FY2021 Annual Report

Continuum Physics Unit
Professor Gustavo Gioia


The Continuum Physics Unit carried out research related to the mean-velocity profile and the turbulent-energy spectrum of both thermally-stratified plane-Couette flows and pipe flows.

1. Staff

  • Gustavo Gioia, Professor
  • Tomoe Owan, Research Unit Administrator

2. Collaborations

2.1 The mean-velocity  profile of thermally-stratified flows

  • Type of collaboration: Scientific collaboration
  • Researchers:
    • Prof. Pinaki Chakraborty, OIST

3. Activities and Findings

3.1 The mean-velocity profile of thermally-stratified plane-Couette flows

During 2021 we completed this multi-year research project in collaboration with the fluid mechanics unit; the latest findings were published in Fluid Dynamics Research on December 30,  2021. The mean-velocity profile (MVP) of a wall-bounded flow, u(y), is the time-averaged streamwise velocity u expressed as a function of the distance to the wall, y. In canonical uniform-density, wall-bounded turbulent flows (including channel flow, plane-Couette flow, and boundary layer flow), the classic scaling laws of the MVP are the law of the wall, the log law, and the defect law. Furthermore, the MVP may be computed using the spectral-link theory of the MVP (Gioia et al. 2010 Phys. Rev. Lett. 105 184501), in which the agents of mass and momentum transfer are the turbulent eddies of Kolmogorov's turbulent energy spectrum E(k).  The purpose of the present research is to develop a cognate theory of the MVP of thermally-stratified, wall-bounded turbulent flows, which theory may be used to predict complete MVP for such flows. Examples of thermally-stratified, wall-bounded turbulent flows include the flow of air in the atmospheric boundary layer, the approximately 1 km thick region enveloping the surface of Earth. Interaction with this surface, which entails the no-slip condition and is subject to daily cycles of heating and cooling, make the flow turbulent via two concurrent effects: (1) frictional drag associated with shear-stress production at the wall and (2) heat transfer, which makes the flow thermally stratified and induces buoyancy. It has long been known from measurements that the MVP of thermally-stratified, wall-bounded turbulent flows deviated significantly from its uniform-density counterpart. Theoretical analyses have been circumscribed to the 'intermediate layer' of the MVP, equivalent to the celebrated 'log layer' of the classic log law. In contrast to such analyses, we seek to compute the shape and scaling of the MVP of thermally-stratified plane-Couette flows over the whole extent of the flows. To develop a spectral-link theory, we consider the whole structure of E(k)—inertial range plus the energetic-range and the dissipative-range corrections—as well as the whole extent of the MVP—from the wall to the centerline. Noting that very close to the wall shear dominates over buoyancy, we are able to derive a simplified form of the heat equation. This simplified form of the heat equation may be solved along with the momentum equation to compute a complete MVP that captures all of the salient qualitative features of the empirical MVP over its whole extent---that is to say, from wall to centerline. It is thus demonstrated that the distinctive shape of the MVP can be understood in terms of the energetics of the turbulent eddies (described by E(k)). The predictions of the theory are put to use in successfully testing generalized scalings obtained via dimensional analysis and the assumption of complete similarity. Our findings are in good accord with currently available empirical data and provide guidance as to the type of empirical data that would be most useful to gather in future.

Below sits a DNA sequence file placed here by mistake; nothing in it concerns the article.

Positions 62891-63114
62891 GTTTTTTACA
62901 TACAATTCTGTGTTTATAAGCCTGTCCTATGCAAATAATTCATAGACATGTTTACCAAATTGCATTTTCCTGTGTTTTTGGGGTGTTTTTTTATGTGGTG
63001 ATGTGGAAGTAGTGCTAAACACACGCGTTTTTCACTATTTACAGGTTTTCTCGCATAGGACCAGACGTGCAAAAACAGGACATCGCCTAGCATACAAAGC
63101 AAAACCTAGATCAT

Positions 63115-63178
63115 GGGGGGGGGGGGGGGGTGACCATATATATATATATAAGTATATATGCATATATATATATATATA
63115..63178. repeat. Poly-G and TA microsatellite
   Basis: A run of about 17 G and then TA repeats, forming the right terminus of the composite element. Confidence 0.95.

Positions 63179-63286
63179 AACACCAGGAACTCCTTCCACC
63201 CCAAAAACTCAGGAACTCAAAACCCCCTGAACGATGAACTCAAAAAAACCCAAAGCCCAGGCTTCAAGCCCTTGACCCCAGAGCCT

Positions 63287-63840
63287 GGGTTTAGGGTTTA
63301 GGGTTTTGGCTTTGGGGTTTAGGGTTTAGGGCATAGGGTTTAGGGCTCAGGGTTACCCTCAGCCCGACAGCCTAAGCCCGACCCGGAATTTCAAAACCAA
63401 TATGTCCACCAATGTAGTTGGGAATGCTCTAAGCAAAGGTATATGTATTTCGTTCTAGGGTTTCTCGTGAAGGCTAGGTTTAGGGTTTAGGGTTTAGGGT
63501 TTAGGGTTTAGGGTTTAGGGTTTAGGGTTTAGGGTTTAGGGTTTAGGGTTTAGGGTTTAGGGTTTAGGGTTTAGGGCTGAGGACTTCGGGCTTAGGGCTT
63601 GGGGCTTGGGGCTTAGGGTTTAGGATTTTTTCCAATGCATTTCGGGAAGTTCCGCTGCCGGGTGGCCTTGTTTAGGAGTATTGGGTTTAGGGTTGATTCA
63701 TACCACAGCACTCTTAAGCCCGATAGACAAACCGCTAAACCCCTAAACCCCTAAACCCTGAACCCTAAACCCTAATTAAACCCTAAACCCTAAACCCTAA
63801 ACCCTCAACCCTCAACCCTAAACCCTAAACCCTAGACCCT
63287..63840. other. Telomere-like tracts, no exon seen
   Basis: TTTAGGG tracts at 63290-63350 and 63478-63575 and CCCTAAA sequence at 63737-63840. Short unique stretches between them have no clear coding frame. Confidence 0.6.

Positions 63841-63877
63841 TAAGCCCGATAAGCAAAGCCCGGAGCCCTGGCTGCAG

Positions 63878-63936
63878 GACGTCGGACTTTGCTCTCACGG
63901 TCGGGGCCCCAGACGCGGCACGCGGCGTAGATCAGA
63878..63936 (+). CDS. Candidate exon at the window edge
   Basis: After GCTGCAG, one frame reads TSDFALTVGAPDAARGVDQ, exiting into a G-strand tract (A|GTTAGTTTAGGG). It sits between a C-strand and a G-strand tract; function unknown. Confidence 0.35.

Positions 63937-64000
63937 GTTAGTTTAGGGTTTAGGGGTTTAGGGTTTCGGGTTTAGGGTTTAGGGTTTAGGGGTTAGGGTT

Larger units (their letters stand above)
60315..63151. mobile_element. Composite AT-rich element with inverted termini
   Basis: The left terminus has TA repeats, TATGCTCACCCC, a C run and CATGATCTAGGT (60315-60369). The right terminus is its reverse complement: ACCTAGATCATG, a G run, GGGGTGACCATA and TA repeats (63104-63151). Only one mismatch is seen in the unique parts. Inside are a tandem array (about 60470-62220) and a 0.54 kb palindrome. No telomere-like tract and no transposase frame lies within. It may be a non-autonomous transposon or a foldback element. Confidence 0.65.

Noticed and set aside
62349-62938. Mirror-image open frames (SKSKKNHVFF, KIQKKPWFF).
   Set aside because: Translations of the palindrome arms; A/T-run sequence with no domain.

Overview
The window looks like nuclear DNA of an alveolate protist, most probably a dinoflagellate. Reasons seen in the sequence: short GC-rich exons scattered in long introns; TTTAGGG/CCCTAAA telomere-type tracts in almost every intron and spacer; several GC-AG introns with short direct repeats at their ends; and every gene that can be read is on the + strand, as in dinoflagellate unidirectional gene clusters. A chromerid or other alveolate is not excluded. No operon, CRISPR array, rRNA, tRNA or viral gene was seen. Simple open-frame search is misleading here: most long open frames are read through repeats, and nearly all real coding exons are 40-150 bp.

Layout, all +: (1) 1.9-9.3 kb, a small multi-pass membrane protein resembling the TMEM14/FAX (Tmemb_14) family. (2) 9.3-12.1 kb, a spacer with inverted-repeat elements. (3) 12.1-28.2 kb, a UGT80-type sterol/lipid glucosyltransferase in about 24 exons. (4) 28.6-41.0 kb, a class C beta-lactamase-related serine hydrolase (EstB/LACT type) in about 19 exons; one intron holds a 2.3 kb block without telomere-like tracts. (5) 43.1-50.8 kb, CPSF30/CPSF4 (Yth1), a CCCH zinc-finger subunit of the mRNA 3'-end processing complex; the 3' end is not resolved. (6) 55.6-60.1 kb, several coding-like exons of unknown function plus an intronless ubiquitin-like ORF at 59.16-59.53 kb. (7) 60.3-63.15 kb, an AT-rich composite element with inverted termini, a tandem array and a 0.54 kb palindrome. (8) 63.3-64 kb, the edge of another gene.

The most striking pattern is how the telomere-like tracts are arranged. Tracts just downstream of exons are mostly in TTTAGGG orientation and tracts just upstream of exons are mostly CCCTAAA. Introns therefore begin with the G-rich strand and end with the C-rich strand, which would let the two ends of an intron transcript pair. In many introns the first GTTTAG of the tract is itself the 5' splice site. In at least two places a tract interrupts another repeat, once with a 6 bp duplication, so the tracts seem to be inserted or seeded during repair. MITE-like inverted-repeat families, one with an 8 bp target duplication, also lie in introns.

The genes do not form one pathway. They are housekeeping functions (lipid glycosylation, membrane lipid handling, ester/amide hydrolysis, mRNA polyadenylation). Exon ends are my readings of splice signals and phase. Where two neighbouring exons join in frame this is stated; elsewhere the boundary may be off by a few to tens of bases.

3.2 Features of the turbulent mean velocity profile of pipe flow

This is a project started during f.y. 2020 aimed at elucidating the etiology of certain hitherto ignored features of the turbulent mean velocity profile (MVP) of turbulent pipe flow. Preliminary results indicated that these features of the MVP (which are distinct in computer-simulation data and also, as we have recently been able to show, in experimental data, albeit substantially obscured, in this latter case, by noise)  may be closely connected to certain well-known but poorly understood features of the fabric of turbulence as embodied in the spectrum of turbulent energy. The latest development in connection to this project is the formulation of a technique which allows us to revert the spectral link of the MVP, which starts with a model of the spectrum and yields the MVP. We are now able to extract data on the viscous-range correction, for example, directly from computational data on the mean-velocity profile or on the frictional drag. By virtue of this new technique, much currently available data that are in principle unrelated to the spectrum becomes relevant to it, with implications beyond the scope of this particular project.

4. Publications

4.1 Journals

Nothing to report

4.2 Books and other one-time publications

Nothing to report

4.3 Oral and Poster Presentations

Nothing to report

5. Intellectual Property Rights and Other Specific Achievements

Nothing to report

6. Meetings and Events

Nothing to report

7. Other

Nothing to report.